By Mike Miccoli, Boston Bruins correspondent
Statistically speaking, the Boston Bruins are not the best team in the NHL. Despite being the team that has scored the third highest amount of goals (64), has the second least amount of goals allowed (39) and has the highest goal differential of any team in the league (+25), the Bruins aren’t even in the top ten.
Blame it on their 3-7 start; a product of a lazy hockey when the team got a bit too comfortable after their summer with the Cup, showing little signs of passion and not playing effectively for the full 60 minutes. Eight straight wins later, good enough for an undefeated November, and the Bruins have turned things around in a big, bad way.
When looking at the teams the Bruins have beaten in their torrid streak (Senators, Maple Leafs, Islanders (twice), Oilers, Sabres, Devils and the Blue Jackets), one may notice the lack of big-time, marquee teams. Those seven teams have a combined record of 62-60-11 and range from currently being the two bottom teams in the NHL (Islanders and Blue Jackets), to two of the best (Maple Leafs and Sabres). The Bruins haven’t crushed the Penguins nor have they embarrassed the Flyers or Capitals. Hell, they haven’t even beat the Canadiens yet. But lately, the Bruins have been playing a different kind of hockey.
The Bruins have been crippling their adversaries. In the past eight contests, the Bruins have outscored their opponents, 42-14, scoring 5.25 goals per game and allowing only 1.75. In their first 10 games, it was Boston that was outscored, 25-22.
The 22 points have allowed the Bruins to sneak into a premature playoff picture in the Eastern Conference, only one point away from 9th place and two points out of first in the Northeast Division. Three weeks ago, they sat in last place in the East, 29th in the NHL, a far cry from June 15 when they raising Lord Stanley’s Cup in Vancouver.
It’s the confidence that the Bruins have built up that have made them successful once again. Claude Julien moved Tyler Seguin onto a line with Patrice Bergeron and Brad Marchand on October 29 against the Montreal Canadiens—the last time that the team loss. Since then, the now-presumably first line has combined for 14 goals and 18 assists (Seguin: 8-4=12, Bergeron: 2-7=9, Marchand: 4-7=11).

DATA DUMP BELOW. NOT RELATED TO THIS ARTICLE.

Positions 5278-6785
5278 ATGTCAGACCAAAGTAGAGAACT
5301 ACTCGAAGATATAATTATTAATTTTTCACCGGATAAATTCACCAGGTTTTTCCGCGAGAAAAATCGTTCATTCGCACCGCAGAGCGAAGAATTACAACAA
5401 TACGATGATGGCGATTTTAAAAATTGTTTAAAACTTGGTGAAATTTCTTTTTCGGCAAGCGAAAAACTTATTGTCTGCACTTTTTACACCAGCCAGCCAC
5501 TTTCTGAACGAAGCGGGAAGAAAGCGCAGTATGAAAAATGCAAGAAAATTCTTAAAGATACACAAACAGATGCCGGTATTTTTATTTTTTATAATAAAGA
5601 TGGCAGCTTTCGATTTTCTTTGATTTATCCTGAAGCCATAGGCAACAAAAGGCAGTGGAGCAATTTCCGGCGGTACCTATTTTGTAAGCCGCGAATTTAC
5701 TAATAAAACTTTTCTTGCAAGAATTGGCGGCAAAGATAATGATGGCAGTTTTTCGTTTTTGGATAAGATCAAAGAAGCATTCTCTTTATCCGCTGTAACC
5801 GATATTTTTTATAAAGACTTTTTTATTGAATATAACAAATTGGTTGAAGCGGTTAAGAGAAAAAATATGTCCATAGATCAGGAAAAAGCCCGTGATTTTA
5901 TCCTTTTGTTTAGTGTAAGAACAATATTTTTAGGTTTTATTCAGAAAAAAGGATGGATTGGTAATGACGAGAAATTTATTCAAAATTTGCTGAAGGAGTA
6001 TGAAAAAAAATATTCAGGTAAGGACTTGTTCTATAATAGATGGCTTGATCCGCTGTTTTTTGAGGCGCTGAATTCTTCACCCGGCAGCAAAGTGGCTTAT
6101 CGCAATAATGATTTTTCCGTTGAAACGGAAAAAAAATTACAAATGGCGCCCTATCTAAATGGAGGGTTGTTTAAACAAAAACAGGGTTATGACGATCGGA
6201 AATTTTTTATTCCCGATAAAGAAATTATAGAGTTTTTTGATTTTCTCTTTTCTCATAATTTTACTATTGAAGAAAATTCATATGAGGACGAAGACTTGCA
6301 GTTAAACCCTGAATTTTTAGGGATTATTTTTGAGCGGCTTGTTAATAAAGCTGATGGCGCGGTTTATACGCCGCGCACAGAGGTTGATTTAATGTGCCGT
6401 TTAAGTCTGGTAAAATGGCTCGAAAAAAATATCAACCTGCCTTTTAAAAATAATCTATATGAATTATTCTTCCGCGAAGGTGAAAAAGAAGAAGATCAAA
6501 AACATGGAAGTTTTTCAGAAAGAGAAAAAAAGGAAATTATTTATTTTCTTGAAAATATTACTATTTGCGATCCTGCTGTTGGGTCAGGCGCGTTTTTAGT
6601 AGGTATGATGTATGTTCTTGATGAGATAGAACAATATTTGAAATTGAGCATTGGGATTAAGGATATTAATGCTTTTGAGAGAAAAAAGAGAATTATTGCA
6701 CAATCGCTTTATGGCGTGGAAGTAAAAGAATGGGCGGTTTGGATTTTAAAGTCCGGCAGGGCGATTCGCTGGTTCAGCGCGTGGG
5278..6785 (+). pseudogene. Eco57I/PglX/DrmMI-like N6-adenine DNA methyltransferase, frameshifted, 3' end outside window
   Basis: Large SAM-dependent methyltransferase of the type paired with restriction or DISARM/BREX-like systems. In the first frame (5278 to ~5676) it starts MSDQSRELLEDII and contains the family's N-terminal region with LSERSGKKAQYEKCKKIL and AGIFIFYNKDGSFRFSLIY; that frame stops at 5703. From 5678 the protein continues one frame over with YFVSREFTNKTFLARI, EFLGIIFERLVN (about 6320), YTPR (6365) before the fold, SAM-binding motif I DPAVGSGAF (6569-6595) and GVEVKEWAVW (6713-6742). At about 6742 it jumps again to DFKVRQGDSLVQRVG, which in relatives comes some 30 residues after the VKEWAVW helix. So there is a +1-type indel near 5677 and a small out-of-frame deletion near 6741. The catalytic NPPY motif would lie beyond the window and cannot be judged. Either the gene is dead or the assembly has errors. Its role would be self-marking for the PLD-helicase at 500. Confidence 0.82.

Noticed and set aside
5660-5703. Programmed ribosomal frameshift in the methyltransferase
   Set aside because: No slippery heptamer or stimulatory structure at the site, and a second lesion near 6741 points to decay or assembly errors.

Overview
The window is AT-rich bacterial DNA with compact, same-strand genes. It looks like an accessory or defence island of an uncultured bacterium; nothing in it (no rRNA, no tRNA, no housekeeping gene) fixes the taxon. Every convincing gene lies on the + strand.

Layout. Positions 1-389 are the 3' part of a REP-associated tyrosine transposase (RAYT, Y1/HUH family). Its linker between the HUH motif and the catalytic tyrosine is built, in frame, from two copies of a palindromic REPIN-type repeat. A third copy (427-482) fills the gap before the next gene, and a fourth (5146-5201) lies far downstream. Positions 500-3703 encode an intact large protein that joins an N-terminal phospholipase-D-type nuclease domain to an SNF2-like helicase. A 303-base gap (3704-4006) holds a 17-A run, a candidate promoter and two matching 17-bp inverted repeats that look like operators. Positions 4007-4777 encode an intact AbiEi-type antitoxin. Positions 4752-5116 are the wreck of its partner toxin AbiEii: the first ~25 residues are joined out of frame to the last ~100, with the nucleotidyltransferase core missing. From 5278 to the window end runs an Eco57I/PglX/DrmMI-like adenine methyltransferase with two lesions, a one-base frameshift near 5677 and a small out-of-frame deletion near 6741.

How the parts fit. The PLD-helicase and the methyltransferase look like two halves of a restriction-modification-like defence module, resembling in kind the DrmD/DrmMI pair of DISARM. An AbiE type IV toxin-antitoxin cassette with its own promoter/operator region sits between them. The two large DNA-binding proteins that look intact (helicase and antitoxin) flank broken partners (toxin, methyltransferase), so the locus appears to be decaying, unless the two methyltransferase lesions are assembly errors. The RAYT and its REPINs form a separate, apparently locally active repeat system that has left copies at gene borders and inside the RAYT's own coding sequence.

While that newly formed line certainly jaunted the B’s offense, there have been plenty other key contributors as well. During the eight-game win streak, Zdeno Chara has a goal and nine assists, Milan Lucic (5G, 3A) and Nathan Horton (4G, 4A) have eight points apiece and even defensive-forward Chris Kelly has been apart of the offense, scoring four goals and assisting on three others.
Boston’s goaltending has been superb with Tuukka Rask picking up three straight wins with Tim Thomas earning the tally in the five others, two of which were shutouts.
The Bruins seem to be doing everything right. For now.
The first half of November was loaded with a lighter schedule, free of the teams that usually give Boston problems. In the second half, the Bruins will face the Montreal Canadiens, a Buffalo Sabres team looking to avenge Ryan Miller (spoiler alert: they won’t), the Detroit Red Wings, the Winnipeg Jets the following night and then they will wrap up November against the Maple Leafs in Toronto.
Color everyone impressed with the way the Bruins are manhandling teams, but bigger tests still await the defending Cup champions.
Although, if the first 19 days of November were any indication what the 2011-12 Boston Bruins were capable of, it’s going to be a long for the rest of the NHL.
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Mike Miccoli covers the Boston Bruins for The Hockey Writers and has been a credentialed member of the media for all Bruins’ home games for the past five years. As a former player, coach and official, Miccoli has been around the game of hockey since the age of three. Along with his work on THW, Miccoli has also been published in the New England Hockey Journal, Improper Bostonian magazine and on BostInno.